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Pride by Diana Goetsch


by Diana Goetsch

from In America (2017 Rattle Chapbook Prize Selection)

for Paula Schonauer

I’ll never forget the smell of mouthwash

on the breath of two old Choctaw women

who got picked up by a cop and taken to detox.

The cop was my friend, a six-foot-five

woman who joined the Oklahoma City

Police Department as a man

and transitioned on the job. Nobody

on the force would be Paula’s partner,

so she patrolled alone, occasionally

inviting guests to spend a day

on her beat in the Capital District,

south of the river, a tough area,

almost as tough as Paula, who stuck

her big smiling head in every dollar store,

liquor mart, nail salon—“Everything

okay here?”—steadfastly, day after day,

until she was liked, or appreciated,

or accepted enough to be ignored.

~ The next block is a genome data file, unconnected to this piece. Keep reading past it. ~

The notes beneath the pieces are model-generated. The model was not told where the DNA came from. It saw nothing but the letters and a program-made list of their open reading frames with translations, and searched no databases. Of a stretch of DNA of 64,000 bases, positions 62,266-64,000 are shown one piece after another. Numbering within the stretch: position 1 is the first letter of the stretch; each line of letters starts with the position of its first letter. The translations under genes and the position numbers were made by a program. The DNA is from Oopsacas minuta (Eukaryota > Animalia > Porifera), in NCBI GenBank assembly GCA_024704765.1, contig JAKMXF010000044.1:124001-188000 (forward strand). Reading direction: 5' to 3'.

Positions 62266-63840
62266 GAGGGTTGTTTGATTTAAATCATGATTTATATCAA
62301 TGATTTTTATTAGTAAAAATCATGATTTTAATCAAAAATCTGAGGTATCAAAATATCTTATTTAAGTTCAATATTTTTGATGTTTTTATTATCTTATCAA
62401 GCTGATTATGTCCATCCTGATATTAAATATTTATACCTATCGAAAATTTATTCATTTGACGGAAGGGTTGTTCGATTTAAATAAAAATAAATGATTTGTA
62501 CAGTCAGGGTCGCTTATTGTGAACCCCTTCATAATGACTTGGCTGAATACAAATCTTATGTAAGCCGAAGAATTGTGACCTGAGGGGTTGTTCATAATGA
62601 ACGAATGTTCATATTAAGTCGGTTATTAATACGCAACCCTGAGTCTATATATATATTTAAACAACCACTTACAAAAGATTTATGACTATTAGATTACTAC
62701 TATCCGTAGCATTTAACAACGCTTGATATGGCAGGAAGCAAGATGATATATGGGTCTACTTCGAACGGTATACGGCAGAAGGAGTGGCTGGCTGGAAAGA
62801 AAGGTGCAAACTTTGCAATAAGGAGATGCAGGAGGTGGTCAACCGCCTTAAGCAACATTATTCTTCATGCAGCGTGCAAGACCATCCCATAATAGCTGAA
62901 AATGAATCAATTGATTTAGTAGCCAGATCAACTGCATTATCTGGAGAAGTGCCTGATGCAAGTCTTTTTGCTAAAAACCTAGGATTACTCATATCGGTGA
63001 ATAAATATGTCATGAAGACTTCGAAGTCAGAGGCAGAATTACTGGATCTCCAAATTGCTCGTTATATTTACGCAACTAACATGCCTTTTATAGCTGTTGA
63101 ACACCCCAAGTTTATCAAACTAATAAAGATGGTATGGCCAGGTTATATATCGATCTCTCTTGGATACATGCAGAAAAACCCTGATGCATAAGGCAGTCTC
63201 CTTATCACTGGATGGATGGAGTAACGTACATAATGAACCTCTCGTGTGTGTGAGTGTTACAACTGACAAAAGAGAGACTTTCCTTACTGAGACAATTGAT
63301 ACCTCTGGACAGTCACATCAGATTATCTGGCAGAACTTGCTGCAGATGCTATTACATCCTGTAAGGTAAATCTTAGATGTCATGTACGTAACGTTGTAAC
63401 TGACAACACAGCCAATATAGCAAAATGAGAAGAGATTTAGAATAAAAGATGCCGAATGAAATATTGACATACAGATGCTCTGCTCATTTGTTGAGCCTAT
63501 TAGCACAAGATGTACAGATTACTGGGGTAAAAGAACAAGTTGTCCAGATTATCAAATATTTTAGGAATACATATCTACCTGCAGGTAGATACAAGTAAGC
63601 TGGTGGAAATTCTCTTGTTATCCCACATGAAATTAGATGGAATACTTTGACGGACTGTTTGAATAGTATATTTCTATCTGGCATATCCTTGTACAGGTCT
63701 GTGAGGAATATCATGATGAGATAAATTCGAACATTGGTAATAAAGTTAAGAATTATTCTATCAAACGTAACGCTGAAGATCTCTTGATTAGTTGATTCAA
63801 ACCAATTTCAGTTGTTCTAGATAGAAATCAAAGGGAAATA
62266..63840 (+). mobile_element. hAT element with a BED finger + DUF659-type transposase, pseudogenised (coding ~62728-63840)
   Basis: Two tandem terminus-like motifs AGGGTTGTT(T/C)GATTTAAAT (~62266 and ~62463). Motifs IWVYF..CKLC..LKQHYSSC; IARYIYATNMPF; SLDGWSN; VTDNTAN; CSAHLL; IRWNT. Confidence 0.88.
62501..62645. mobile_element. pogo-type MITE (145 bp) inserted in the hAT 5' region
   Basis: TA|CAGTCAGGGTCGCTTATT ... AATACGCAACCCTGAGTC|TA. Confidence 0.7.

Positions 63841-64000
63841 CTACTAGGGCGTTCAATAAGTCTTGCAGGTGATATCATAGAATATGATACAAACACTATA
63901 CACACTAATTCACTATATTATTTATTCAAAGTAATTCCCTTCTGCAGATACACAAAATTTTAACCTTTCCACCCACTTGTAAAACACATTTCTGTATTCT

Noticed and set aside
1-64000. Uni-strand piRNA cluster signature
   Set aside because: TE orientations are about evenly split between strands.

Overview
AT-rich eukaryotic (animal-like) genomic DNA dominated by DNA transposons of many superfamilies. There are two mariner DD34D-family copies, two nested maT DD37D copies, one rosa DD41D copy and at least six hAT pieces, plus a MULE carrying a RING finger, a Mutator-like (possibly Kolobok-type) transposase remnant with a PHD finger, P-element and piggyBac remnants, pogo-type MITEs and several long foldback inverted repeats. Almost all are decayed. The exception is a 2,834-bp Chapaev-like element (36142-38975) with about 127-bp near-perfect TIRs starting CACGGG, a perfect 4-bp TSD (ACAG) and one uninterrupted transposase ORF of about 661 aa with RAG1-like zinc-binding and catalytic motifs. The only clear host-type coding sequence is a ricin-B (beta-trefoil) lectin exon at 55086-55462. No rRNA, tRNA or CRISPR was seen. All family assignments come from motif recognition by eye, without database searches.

Every now and then she’d get

a dispatch call to another part of the city

to handle some public rowdiness.

Her superiors hated her, but they knew

no one she arrested ever resisted,

and occasionally, as if under a spell, perps

confessed to her, saving the cost of a trial.

We found the women in the dirt,

reclining against a Walgreens.

Have you ever smelled someone

drunk on Listerine? Picture rotting feet

in formaldehyde. They were all

hiccups and smiles as they tumbled

into the back seat. “Watch your head

sweetheart,” said Paula. “Oh thank you

sir,” they replied. She didn’t correct them,

just delivered them. Serving With Pride

the words on every squad car in that city.

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